Traditionally many vessels are fitted with sacrificial anodes for external protection (hull). For achieving the same protection of the internal construction of the vessel (mainly water ballast tanks) sacrificial anodes can also be used. However, due to the fact that tanks are inherently complex structures as well as being confined spaces, the use of anodes has to be well engineered and the following rules adhered to:
1. Effect of ballast tank anodes the ballast tank anodes will be without effect when the ballast tanks are empty. It will take some time to obtain full effect (polarization) of submerged steel surfaces after filling with seawater. In the allege space or under deck area on top of tanks the anodes will not be effective unless the tank is completely filled.
2. The use of zinc / aluminum or magnesium alloy anodes. Anode alloy materials based on zinc or aluminum are acceptable, magnesium alloy is not allowed. Ballast tanks adjacent to tanks for liquid cargo with a flash point < 60° C are to be considered as dangerous areas. Aluminum alloy anodes are to be located in such way that the kinetic energy which is developed in case of loosening and falling down will be < 275 J. This means that in these areas the maximum height (in mtr) of an aluminum anode above tank bottom, deck or stringer may not exceed the value obtained by “28 / W”, where “W” is the gross weight of the anode. Furthermore classification societies may require structures to be installed to protect the aluminum anodes from being hit by falling objects. Please consult your local surveyor / classification society branch office for full details.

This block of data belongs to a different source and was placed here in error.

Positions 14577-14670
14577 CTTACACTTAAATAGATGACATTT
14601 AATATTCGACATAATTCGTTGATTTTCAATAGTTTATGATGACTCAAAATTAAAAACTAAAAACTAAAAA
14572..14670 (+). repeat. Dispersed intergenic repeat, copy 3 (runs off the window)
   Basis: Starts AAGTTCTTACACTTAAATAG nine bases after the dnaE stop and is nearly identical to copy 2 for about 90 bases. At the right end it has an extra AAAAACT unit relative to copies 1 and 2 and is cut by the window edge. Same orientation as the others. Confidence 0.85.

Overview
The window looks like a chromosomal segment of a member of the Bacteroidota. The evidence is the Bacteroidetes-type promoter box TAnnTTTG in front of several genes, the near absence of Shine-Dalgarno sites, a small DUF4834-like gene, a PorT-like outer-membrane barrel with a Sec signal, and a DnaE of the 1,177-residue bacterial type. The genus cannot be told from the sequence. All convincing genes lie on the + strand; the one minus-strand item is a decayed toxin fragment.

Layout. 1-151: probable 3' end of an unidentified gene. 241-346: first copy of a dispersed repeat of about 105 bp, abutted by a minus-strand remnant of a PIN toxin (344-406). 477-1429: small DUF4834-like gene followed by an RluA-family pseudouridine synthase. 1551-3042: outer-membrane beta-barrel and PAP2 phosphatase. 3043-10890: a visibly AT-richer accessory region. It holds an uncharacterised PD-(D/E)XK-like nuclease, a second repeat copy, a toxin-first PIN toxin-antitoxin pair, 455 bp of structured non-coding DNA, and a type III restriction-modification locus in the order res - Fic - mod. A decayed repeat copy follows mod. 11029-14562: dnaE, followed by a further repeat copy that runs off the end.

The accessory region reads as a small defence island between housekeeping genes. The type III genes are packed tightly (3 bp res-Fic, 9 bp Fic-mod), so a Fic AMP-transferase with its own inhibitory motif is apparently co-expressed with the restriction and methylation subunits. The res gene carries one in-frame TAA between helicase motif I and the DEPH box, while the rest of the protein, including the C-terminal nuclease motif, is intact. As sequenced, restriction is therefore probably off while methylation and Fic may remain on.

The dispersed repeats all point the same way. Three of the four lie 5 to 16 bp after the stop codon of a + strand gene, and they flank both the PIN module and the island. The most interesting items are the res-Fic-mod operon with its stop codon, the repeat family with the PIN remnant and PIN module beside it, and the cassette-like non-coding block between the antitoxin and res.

3. Welding or bolting type anodes for a good operation of the anodes it is vital to have a good electrical conductivity between the ship structure and the anodes. This can be obtained either by welding (preferably) or bolting the anodes to the ship structure. In case bolting type anodes are requested the optional “M” clamps can be used.
Next: tank anodes